Battersea toasts 'eccentric' Britain for Jubilee party

Bennie Banares, from Vancouver, Canada, writes a Christmas card to the Queen every year.

So, with Her Majesty's Diamond Jubilee approaching, she naturally sent the monarch a letter to find out how she could be involved.

Five months later the 63-year-old and a group of 43 friends from Canada found themselves on the banks of the Thames in Battersea Park where the Diamond Jubilee Festival was held.

She said: "Even in my dreams I couldn't imagine being here for the 60th Diamond [Jubilee]."

The Queen's secretary had replied to her with information on where to buy tickets.

"I knew everything before the tour operators," she said.

"It is such a privilege to be here. I always read about fairy tales but this is real."

Bling queens

The festival was dubbed a chance to celebrate "eccentric British culture", bringing together artists, designers, chefs and bakers.

There was high demand for tickets and up to 90,000 people attended.

Those who could drag themselves away from the riverside where spaces were saved and camps set up found the chance to dress up as a queen.

They could also watch an attempt to build the tallest cake in Britain, enjoy buns baked by the Women's Institute, dance to live music, make their own crown or escape to a tranquil tent for some storytelling.

Tank designers Gareth and Emma Ayre, from Eshwinning, Durham, took their 13-month-old daughter Sophia Florence and were especially keen on the cake-building, with world-class engineers and architects competing to construct the tallest.

Image caption Barby Asante with Nora Heidorn, who transformed into an African queen in the Bling Jubilee Court

Speaking at the event, Mr Ayre said: "As engineers we are really looking forward to seeing the tallest structure in cake."

Steven Birch and his partner Christine Robinson, from Bakewell, Derbyshire, were attracted to the jiving displays.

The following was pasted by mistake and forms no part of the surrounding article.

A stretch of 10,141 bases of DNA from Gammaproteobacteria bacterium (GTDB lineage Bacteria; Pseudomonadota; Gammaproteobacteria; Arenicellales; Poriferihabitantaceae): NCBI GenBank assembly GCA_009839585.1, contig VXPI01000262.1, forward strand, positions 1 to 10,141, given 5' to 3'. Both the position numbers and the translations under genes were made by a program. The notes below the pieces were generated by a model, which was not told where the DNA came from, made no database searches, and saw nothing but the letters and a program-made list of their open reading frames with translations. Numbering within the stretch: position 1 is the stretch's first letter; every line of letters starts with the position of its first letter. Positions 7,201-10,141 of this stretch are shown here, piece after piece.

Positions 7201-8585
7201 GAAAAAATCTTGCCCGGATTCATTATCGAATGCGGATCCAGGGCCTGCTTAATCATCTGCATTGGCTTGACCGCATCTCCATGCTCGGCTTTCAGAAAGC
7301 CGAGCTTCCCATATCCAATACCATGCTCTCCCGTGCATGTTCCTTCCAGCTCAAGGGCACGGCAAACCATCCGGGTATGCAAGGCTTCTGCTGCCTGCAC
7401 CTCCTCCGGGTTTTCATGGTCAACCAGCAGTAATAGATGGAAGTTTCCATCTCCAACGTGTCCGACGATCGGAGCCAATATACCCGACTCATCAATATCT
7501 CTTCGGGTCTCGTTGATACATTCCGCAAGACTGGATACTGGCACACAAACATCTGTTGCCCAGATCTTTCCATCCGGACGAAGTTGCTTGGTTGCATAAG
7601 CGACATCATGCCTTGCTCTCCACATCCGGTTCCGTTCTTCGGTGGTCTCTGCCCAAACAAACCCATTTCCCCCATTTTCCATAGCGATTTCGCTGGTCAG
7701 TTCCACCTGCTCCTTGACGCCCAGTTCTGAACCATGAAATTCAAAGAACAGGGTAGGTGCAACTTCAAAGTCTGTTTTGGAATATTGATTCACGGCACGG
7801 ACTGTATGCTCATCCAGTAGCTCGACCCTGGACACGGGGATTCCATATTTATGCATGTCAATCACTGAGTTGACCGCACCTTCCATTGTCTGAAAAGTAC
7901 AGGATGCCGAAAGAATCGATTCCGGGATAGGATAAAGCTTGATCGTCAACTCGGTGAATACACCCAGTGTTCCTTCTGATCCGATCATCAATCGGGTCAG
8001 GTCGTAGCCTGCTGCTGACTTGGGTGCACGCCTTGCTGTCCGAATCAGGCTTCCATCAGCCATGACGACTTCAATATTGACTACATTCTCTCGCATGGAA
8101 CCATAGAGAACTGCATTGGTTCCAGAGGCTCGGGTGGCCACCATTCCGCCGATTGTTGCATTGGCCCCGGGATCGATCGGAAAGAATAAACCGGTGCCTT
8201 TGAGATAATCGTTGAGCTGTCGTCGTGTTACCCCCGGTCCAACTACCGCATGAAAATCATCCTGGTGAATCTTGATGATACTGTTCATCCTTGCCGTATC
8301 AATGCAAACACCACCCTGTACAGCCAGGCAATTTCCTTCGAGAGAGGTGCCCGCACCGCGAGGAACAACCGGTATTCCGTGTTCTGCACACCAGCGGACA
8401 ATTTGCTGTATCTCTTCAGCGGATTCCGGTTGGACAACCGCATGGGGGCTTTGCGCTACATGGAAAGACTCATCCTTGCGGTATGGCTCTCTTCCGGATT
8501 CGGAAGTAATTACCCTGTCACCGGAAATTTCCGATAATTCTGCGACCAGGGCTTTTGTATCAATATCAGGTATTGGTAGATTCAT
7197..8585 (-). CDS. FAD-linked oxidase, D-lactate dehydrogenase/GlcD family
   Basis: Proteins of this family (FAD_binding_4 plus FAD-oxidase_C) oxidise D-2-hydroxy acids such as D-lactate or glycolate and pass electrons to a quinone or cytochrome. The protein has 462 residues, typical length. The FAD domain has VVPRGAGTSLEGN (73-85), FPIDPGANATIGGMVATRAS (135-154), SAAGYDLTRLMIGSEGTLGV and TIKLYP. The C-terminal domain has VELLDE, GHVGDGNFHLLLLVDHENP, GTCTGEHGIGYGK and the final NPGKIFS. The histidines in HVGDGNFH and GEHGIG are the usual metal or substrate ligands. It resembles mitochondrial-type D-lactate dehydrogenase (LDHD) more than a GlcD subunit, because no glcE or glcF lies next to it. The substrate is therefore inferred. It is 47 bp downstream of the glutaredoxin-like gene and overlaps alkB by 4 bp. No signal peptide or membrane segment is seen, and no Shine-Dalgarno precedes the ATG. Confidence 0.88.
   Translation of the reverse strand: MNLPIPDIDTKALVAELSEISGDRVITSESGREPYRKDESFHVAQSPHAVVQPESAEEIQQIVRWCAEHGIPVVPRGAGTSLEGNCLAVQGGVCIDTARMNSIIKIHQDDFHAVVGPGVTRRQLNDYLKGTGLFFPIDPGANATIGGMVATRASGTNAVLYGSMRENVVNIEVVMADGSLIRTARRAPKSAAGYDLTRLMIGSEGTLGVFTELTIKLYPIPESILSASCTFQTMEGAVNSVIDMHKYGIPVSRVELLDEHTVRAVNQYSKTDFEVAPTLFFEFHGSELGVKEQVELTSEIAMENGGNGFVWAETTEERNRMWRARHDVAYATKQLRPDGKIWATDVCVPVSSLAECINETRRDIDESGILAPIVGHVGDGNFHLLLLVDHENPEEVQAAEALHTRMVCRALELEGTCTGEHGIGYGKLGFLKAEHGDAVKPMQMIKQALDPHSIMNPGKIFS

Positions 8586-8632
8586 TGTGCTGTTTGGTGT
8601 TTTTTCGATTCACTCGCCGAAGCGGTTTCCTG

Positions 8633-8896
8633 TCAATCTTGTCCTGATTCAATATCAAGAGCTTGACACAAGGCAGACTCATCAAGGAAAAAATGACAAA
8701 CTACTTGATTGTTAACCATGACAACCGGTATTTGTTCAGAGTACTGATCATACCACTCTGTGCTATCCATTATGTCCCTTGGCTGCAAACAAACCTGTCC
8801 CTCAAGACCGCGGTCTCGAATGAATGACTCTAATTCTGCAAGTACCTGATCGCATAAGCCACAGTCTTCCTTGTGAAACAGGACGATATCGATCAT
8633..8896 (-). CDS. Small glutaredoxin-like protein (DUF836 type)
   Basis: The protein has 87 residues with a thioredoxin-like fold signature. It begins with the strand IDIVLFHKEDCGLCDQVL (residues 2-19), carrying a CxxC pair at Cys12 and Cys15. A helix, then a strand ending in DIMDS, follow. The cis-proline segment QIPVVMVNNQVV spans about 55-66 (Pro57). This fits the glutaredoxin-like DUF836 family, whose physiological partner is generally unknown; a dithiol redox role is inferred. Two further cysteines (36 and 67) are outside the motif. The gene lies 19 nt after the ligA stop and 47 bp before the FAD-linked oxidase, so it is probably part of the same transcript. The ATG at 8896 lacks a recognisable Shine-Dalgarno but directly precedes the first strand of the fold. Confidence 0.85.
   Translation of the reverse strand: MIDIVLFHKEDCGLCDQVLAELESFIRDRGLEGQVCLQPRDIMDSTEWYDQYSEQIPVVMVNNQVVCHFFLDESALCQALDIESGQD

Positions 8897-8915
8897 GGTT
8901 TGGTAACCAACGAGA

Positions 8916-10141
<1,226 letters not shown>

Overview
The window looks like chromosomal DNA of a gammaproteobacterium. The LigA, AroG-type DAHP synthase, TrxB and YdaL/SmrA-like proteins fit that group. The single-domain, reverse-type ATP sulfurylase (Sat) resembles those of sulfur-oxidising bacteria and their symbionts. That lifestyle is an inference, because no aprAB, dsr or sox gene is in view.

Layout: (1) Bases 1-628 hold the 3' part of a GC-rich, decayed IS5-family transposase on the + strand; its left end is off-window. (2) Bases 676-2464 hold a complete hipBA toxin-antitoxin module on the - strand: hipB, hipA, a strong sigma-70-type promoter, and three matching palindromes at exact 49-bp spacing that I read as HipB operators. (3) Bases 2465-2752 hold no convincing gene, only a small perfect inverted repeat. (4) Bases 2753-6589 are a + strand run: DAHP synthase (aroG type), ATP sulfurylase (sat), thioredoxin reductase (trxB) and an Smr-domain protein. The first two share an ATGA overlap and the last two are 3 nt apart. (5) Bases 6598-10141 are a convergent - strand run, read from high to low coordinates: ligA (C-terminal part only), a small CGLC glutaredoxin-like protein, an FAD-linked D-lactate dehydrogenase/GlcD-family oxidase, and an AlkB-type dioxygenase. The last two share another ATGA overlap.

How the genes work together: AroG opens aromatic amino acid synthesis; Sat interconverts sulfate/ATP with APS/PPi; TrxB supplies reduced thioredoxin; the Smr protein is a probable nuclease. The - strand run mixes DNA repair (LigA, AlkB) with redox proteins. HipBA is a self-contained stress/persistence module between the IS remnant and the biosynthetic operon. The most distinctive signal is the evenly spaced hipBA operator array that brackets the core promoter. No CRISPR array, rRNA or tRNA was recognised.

Foxtrot and jive dance classes were provided at the bandstand in the centre of the park, to take party-goers back to 1952, the year the Queen took the throne.

Elsewhere, artists included Norman Jay and Noisettes.

Feather boas

Meanwhile Barby Asante turned her attention to transforming people into queens in the Bling Jubilee Court.

A tent full of hats, feather boas and glitter welcomed game men and women alike.

She said: "You can be a dance hall queen, drag queen, carnival queen, or just Elton John."

Image caption Ladies with hats offered the chance to toast the Queen

But for those who found the excitement of the day too much, Kate Gorley curated a reading area with book sculptures and a tent with stories of queens told using puppets and instruments.

She said: "What we wanted was an area for adults and children. We knew it would be so busy so we wanted this area to be tranquil.

But perhaps the best part of the festival were the unexpected details, the women walking around in costume with a selection of hats, for example, which they gave to people to wear while making a toast to Her Majesty.

As an example of all that is British and eccentric, little beats a festival where the only thing outnumbering the people are union jacks, feathers and sequins.

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